Here’s a question that was touched on in FP2 yesterday by Karun Chandhok that made me think as if he read this article/my mind earlier! Since this bit was written about a week before now: The question was “When was the last time Vettel made a mistake in Q3?”
Perhaps the most remarkable bit about Vettel taking all these risks in Q3 and continuously coming in on top without being undone is the fact the has hardly ever made any mistakes under pressure when he needs to deliver. Drivers only have that one lap where you’ve got the trio of absolute bare minimum fuel, ideal tyre grip and track conditions.
I looked back, researched and found that it was the infamous race weekend of Turkey 2010. Vettel was 3 tenths up in the first two sector, on way to set pole and with only the tricky slow turns of the final sector to deal with, Vettel blew away the lap to hand his team mate Webber pole. He was clearly agitated with himself and made it clear in the post qualifying press conference. Webber even admitted that he perhaps didn’t deserve pole! By “mistake” I mean a serious error that would destroy a challenging lap time, not “not perfect” laps. Incidentally, we haven’t really Vettel recite “That was the best lap of my life and I got everything out of the car” which has sadly become some what of a phrase of Lewis Hamilton.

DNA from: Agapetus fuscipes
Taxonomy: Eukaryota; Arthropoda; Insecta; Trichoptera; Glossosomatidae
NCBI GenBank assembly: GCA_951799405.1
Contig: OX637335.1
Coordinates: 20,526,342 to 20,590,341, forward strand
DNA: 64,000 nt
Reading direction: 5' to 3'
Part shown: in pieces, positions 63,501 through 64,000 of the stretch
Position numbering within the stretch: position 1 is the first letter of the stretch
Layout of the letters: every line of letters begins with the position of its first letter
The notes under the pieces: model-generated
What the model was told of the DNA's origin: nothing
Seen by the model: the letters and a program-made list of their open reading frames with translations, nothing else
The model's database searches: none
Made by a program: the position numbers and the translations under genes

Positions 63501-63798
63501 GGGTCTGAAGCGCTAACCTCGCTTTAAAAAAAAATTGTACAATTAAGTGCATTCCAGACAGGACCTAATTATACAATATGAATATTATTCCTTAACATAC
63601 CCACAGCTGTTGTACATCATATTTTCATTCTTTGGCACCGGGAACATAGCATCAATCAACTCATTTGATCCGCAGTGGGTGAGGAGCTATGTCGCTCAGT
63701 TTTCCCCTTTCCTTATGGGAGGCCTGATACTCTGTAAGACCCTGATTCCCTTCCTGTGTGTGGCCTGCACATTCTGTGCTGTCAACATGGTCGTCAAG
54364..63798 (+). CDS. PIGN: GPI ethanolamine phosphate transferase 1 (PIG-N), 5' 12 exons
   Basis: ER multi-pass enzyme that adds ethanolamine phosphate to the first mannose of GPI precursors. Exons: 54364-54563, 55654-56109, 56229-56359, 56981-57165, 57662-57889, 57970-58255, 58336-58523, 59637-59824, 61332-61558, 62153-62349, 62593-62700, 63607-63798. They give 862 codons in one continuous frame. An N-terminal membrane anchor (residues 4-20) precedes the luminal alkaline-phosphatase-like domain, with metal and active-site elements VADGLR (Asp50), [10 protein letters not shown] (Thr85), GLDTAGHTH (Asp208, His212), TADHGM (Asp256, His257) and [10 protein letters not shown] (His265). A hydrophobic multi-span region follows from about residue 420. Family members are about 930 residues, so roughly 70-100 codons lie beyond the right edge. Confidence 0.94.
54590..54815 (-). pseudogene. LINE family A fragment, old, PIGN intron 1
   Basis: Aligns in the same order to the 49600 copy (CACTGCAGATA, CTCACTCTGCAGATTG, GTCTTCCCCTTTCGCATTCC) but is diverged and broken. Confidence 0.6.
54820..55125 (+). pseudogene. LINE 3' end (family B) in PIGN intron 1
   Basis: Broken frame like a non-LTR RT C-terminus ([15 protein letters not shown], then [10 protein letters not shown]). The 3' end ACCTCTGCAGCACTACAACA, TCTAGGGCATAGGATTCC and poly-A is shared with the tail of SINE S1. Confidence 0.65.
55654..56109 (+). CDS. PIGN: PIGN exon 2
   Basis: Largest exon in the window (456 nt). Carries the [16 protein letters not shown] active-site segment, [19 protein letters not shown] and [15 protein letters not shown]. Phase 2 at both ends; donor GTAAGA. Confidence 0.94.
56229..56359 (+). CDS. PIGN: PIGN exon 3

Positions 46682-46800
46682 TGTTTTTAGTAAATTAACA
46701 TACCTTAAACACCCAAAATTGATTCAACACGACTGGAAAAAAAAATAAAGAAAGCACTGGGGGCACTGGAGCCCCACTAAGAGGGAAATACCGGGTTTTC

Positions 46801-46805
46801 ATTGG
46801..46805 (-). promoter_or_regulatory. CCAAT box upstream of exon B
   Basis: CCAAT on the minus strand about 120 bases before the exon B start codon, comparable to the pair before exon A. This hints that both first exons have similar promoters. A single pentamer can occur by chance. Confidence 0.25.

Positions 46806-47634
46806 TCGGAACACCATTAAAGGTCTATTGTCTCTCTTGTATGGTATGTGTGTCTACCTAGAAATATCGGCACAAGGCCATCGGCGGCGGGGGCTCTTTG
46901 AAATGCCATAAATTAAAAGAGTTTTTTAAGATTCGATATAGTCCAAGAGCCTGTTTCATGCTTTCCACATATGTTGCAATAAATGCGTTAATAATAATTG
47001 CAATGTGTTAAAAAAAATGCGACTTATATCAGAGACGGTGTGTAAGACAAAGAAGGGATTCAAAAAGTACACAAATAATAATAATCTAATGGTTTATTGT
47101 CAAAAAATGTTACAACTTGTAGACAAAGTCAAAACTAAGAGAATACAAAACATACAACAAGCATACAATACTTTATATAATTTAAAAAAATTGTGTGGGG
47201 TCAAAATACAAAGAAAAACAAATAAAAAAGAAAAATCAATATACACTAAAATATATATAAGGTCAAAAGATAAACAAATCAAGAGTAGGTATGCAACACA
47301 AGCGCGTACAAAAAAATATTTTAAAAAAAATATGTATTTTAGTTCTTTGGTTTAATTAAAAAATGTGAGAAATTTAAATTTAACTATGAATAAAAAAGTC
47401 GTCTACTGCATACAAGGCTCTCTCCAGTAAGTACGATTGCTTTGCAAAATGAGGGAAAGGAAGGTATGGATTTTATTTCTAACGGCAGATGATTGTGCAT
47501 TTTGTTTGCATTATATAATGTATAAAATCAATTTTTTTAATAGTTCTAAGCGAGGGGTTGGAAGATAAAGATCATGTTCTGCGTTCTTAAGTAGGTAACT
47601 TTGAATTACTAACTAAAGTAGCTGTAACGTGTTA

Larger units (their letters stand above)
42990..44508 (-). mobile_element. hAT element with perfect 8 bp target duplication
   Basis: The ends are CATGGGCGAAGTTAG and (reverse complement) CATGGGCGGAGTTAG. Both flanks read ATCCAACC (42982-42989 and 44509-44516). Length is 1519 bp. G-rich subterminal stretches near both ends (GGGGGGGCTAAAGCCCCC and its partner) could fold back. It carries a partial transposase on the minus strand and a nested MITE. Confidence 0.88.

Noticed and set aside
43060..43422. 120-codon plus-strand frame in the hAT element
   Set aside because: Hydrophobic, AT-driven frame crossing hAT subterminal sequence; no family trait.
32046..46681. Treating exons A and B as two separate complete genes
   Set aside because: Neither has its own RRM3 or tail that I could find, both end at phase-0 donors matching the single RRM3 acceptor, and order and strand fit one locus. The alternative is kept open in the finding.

Inherent Ability and Dedication
With the myriad of tyre features Martin Brundle has filmed for BBC F1 this year, you’ll know that tyres are arguably the most crucial important factor when it comes to delivering lap time. Who was the only driver to visit Pirelli before the season started? Vettel. That shows the kind of dedication and determination he has for the sport. He even stayed back for the Pirelli tyre test last year in Abu Dhabi instead of celebrating his world championship victory!
Natural talent and ability also comes into the question. Some drivers are just gifted and have an ability to do super human things that shadow others around them. Whilst I’m certainly not making a comparison here, but the ability to squeeze every last bit in qualifying to keep getting pole position was last only seen by the great Ayrton Senna.